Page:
2005 Annual Science Report

Carnegie Institution of Washington Reporting  |  JUL 2004 – JUN 2005

Project 3. Prebiotic Chemical and Isotopic Evolution on Earth

Project Summary

The first focus of this project has been on the Archean sulfur cycle and understanding the significance of mass-independent sulfur isotope signals.

4 Institutions
3 Teams
0 Publications
0 Field Sites
Field Sites

Project Progress

3. Prebiotic Chemical and Isotopic Evolution on Earth


1. Unravelling Earth’s Early Sulfur Cycle

The first focus of this project has been on the Archean sulfur cycle and understanding the significance of mass-independent sulfur isotope signals. Rumble, Farquhar, Postdoctoral Fellow Shuhei Ono, and Masters Student Margaret Baker studied Australian and South African Drill cores in collaboration with a number of international colleagues. Postdoctoral Fellows Boswell Wing and Andrey Bekker continued work on constraining the rise of atmospheric oxygen in the Huronian succession, Canada. Related progress was the development of a-state-of-the-art laser fluorination gas chromatograph mass spectrometer to measure multiple isotope ratios of nanomole levels of sulfur.

The second focus has been to deconvolve the mass-dependent sulfur isotope fractionations associated with biological metabolic and biogeochemical networks. This work has been the primary focus of Farquhar, Doctoral Student David Johnston, Wing, and Ono. Accomplishments in the past year include experiments with sulfate reducing, sulfur disproportionating, and thisulfate disproportionating bacteria and an extension of network models to biogeochemical systems. Analysis of four sulfur isotopes as a new tracer of post-Archean sulfur biogeochemical cycles promises to decouple mass-dependent and mass-independent fractionation.

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Related work by Andrey Bekker in collaboration with Olivier Rouxel (Woods Hole Oceanographic Institution) divided Precambrian time into three stages with different redox Fe cycles and suggested that the ocean Fe redox cycle quickly responded to the rise of atmospheric oxygen. In collaboration with Mark Barley and Bryan Krapez (University of Western Australia), Bekker attempted to integrate tectonic history with atmospheric and climatic changes during the period 2.45-2.2 Ga. Their preliminary data for the Jerome volcanic massive sulfide deposit open the possibility that the deep ocean was neither sulfidic nor fully oxygenated during 1.8-1.0 Ga.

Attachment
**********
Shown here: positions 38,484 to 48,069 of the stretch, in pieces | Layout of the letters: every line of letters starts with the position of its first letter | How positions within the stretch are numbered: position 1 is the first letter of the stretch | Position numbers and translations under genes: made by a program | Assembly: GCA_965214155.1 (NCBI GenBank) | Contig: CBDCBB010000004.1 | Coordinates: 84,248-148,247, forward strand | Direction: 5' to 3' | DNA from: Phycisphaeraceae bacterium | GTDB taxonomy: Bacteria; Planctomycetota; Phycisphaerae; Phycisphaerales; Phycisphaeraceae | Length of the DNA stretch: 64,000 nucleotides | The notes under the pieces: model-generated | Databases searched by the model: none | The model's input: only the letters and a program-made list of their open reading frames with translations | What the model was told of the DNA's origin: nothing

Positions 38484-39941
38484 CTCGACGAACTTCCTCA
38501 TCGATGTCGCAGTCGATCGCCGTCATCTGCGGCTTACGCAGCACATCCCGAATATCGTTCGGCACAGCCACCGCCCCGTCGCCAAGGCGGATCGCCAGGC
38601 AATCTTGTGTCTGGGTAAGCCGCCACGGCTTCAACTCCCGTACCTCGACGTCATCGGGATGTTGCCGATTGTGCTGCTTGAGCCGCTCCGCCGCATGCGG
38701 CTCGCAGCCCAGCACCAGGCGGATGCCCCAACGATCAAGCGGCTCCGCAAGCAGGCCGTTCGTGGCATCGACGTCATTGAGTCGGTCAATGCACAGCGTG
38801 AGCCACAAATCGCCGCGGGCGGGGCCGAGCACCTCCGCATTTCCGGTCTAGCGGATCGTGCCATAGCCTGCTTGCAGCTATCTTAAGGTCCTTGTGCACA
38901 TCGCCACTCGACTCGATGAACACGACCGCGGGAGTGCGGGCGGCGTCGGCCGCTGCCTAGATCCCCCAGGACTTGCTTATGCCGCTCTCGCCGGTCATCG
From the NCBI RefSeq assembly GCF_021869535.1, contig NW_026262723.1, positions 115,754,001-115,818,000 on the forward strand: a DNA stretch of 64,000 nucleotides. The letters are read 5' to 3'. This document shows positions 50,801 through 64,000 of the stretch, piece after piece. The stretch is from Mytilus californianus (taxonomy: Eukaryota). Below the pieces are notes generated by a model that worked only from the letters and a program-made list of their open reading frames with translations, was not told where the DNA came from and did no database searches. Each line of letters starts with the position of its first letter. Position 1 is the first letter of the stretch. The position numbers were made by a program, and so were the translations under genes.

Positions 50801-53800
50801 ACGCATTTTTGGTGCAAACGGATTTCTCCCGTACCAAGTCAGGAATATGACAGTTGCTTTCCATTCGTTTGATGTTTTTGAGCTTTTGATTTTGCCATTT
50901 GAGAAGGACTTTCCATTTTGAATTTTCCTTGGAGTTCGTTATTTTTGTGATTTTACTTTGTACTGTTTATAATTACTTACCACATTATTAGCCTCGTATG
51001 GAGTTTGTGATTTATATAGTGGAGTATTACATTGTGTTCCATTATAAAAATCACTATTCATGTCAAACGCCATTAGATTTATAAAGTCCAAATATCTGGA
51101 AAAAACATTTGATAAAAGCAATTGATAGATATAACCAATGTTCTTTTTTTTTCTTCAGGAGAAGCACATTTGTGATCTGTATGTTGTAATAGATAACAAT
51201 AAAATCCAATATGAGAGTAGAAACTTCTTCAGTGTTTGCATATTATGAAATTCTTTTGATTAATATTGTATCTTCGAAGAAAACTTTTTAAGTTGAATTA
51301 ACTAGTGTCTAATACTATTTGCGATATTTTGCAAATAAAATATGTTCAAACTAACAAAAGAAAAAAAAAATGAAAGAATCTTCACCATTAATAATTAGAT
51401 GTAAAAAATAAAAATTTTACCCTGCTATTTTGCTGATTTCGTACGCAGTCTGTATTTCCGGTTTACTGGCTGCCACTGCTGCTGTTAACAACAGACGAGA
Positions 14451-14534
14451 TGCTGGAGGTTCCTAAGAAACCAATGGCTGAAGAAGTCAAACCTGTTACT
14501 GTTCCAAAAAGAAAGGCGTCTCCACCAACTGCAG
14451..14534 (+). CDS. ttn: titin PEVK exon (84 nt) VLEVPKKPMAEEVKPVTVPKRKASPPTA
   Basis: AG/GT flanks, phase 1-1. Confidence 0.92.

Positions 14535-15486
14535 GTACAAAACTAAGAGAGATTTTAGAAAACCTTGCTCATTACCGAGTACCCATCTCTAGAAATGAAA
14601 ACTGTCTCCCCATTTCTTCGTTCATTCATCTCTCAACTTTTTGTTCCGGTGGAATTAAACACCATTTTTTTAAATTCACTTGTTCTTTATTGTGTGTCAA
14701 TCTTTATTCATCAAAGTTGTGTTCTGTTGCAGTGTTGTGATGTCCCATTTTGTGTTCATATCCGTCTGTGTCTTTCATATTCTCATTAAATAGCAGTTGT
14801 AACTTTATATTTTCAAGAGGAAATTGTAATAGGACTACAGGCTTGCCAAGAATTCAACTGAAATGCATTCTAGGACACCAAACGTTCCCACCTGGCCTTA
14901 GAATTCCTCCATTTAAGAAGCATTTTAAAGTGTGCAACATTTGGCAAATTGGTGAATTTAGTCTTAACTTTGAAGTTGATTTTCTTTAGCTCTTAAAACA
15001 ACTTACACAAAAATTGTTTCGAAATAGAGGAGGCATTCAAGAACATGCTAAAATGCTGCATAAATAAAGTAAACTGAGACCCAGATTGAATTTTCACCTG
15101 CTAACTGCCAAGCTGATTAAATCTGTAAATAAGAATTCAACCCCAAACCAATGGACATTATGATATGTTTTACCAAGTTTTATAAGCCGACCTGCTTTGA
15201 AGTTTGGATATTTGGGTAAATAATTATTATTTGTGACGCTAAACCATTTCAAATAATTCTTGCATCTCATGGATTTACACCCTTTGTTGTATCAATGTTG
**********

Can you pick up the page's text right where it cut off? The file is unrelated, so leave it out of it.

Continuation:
2. The Critical Role of Sulfur in Prebiotic (Protometabolic) Organic Chemistry

Cody and Boctor continued their experimental studies of metal-sulfide-promoted prebiotic chemistry. Previous work outlined a potential entry point into a chemical reaction network that includes many compounds familiar to intermediary metabolism, e.g., citric acid and pyruvic acid. Their initial results show that transition-metal sulfides promote hydroformylation reactions that provide a suite of methylated dicarboxylic acids as intermediates, e.g., methyl fumaric (mesaconic) acid and methyl malic (citramalic) acid. They have recently discovered that by using pyrite (FeS2) they are able to reductively demethylate these compounds to yield succinic acid. The specific mechanism is not yet known and is being explored. The fact that an abiotic pathway clearly links the methylated intermediates with the familiar four-carbon dicarboxylic acids appears to strengthen their contention that metal sulfide catalysis provided a critical connection between natural environmental chemistry and the emergence of life.

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Over the past year Cody and Boctor extended considerable effort in synthesizing a new suite of minerals to explore their catalytic qualities. In particular they synthesized tungstenite (WS2), molybdenite (MoS2), and awaruite (Ni3Fe). These minerals are found in aqueously altered ultramafic rocks. They are initiating experiments to assay the catalytic performance of these phases and demonstrate hydrocarbon synthesis capability starting with CO2 and H2 directly. They aim ultimately to obtain stable isotopic data in order to refine their ability to distinguish between abiotic and biotic derived hydrocarbons.

Finally, over the past year Brandes and his group finished a study of metal-sulfide-catalyzed N2 reduction. The group continued to examine different aspects of the prebiotic nitrogen cycle. Their efforts were concentrated on three areas. The first was method development to examine very small samples of organic nitrogen with the aim of examining organic inclusions in Archaean rocks and meteorites, as well as organic N generated during prebiotic synthesis experiments. This method allows high-precision natural abundance measurements of organic nitrogen isotopes on nanomole-size samples. The second was the development of techniques to quantify and characterize organic samples using soft X-ray microscopy, and they have applied the techniques to graphitic and amorphous carbon samples. Brandes and colleagues mapped C:N:O ratios in such samples and developed a detailed model used to interpret X-ray absorbtion spectra. Finally, they continued their efforts to examine mineral-catalyzed N cycling within hydrothermal systems. Their future goals in this area are to quantify and model the isotopic shifts associated with abiotic nitrogen transformations as a possible tool for investigating signatures in returned samples from Mars and other Solar System objects.